Whether you’re a loan originator, or a loan servicer, reviewing a commercial lease (or amendments) becomes more challenging in tough real estate markets simply because there are more tenants in distress – and you need to identify them. So, are there lease provisions that could indicate a distressed tenant? Below  is a short list of some lease provisions which could point to a tenant in distress.  And a distressed tenant could domino into an entire project being in trouble. Commercial real estate finance has several obvious building blocks: the tenants, the leases, ownership’s commitment to the project and the competitive market surrounding the project.  Knitted together, these constitute the fabric used to fit (and KEEP) the mortgage with the lender’s platform.  But understanding each element, in order to evaluate the merits of financing the project (prior to funding the loan) or as part of monitoring the loan during the life of the loan, can be very difficult in rough or troubled markets – like the market we’re in right now. These provisions will appear in a new lease, or in amendments to a lease.  These could be markers or signs that the tenant has been troubled in the past – and a warning of possible danger in the future.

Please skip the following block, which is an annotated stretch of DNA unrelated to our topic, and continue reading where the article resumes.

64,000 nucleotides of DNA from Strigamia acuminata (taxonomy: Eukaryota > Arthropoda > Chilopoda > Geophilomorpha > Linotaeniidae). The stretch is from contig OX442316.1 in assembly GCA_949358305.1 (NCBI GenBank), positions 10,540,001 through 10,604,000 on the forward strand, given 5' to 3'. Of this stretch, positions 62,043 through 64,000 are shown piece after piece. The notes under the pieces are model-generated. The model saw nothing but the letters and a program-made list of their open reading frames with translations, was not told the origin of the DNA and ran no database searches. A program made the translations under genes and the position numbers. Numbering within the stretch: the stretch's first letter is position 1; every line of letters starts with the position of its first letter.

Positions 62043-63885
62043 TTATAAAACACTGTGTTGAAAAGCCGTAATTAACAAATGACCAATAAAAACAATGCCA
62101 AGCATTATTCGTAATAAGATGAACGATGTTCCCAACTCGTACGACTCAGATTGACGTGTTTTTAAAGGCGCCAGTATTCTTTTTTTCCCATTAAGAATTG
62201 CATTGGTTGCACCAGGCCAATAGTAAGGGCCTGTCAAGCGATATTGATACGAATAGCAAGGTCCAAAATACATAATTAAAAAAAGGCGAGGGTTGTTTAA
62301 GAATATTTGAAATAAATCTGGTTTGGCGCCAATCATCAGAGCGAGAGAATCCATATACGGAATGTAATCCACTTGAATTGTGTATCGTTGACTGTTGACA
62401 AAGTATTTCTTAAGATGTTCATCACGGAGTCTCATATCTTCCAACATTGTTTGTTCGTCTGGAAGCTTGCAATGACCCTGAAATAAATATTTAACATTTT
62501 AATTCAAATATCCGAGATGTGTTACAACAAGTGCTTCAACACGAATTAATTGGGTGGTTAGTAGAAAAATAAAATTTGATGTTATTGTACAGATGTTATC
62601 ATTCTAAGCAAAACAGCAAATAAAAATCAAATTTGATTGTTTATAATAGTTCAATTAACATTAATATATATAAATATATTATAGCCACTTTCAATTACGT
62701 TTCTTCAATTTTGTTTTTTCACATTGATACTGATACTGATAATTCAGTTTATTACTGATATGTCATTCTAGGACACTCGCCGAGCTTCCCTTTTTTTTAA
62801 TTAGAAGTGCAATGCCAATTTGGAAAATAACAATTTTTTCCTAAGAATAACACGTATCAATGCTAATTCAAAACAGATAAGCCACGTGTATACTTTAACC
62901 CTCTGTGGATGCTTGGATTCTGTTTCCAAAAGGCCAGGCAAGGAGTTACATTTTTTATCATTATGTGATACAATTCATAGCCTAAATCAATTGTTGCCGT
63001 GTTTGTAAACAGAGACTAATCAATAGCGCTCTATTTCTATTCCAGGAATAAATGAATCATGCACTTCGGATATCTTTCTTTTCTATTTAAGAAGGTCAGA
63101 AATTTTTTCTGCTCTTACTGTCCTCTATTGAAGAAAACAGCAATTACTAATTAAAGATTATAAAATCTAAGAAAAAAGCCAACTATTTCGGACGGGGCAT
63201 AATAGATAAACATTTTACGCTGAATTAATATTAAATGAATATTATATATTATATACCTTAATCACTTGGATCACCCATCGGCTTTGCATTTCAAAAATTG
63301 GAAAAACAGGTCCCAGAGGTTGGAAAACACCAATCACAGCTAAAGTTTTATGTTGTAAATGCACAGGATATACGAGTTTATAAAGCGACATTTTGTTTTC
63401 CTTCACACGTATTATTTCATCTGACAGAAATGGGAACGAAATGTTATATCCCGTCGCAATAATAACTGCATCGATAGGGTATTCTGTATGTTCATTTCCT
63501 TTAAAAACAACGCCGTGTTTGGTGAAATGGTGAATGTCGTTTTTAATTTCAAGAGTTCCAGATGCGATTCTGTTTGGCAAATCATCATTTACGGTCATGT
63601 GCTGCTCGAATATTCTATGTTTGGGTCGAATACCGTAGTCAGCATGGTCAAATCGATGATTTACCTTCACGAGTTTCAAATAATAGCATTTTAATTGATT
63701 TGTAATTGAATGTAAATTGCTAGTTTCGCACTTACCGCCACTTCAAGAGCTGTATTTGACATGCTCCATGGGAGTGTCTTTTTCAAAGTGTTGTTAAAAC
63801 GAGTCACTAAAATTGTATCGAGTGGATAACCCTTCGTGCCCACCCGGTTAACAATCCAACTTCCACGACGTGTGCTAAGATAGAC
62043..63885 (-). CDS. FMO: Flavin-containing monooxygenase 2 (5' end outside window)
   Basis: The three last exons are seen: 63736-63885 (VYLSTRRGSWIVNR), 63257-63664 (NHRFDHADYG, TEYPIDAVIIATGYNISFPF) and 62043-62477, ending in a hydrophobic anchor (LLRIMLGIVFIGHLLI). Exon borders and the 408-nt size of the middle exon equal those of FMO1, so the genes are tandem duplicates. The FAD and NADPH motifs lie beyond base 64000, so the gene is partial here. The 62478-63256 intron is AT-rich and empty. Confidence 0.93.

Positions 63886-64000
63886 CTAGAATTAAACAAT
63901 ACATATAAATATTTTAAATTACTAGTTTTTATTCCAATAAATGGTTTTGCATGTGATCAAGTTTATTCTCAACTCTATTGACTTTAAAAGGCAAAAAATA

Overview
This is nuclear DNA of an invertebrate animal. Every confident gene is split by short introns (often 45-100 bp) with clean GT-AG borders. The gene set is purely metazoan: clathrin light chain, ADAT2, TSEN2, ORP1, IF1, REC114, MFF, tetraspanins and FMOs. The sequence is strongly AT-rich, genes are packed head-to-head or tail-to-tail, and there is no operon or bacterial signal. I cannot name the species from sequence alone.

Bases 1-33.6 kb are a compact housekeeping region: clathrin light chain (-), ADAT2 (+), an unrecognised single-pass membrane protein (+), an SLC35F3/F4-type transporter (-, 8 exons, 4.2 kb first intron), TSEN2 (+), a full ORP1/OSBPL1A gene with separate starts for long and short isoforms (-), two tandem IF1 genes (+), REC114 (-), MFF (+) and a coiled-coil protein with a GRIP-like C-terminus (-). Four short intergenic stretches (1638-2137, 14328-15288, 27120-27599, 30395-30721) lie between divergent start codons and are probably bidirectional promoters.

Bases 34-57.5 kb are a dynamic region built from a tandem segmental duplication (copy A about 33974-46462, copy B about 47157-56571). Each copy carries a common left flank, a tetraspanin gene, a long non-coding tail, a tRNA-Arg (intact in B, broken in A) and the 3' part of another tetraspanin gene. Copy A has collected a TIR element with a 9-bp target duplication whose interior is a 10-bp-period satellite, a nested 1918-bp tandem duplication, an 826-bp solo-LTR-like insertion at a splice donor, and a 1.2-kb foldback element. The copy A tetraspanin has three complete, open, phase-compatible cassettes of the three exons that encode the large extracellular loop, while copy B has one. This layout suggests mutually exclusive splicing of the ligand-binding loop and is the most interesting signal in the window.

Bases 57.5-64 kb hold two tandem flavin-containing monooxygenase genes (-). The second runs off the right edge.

• expansive or permissive subletting or assignment rights
  • no covenant to operate (retail tenant)
  • new security deposit or credit enhancements (such as letters of credit)
  • new landlord remedies, including eviction provisions
  • revisions to percentage rent, and more frequent reporting of gross sales (retail tenant)
  • “deferring” rent to a tenant’s “busy” season (when it collects most of its income)
  • lease amendments that terminate rights “valued” by tenants, such as signage, expansion, co-tenancy, exclusive uses, etc.
  • adding new guarantors to the lease

The absence of, or changes to, these provisions tell a story.  Like footprints, they are markers. Then use Google Reader to gather information on the tenant from the news, blogs and twitter. Call this forensic leasing. Learn to read them because there could be a “bigger” message: when you see these markers in one lease, look for them in other leases. This one domino could fall onto another domino . . .

Domino building tumbles

  . . . and the entire project could do a lay down. If you have other lease provisions, or any other comments, please share them below.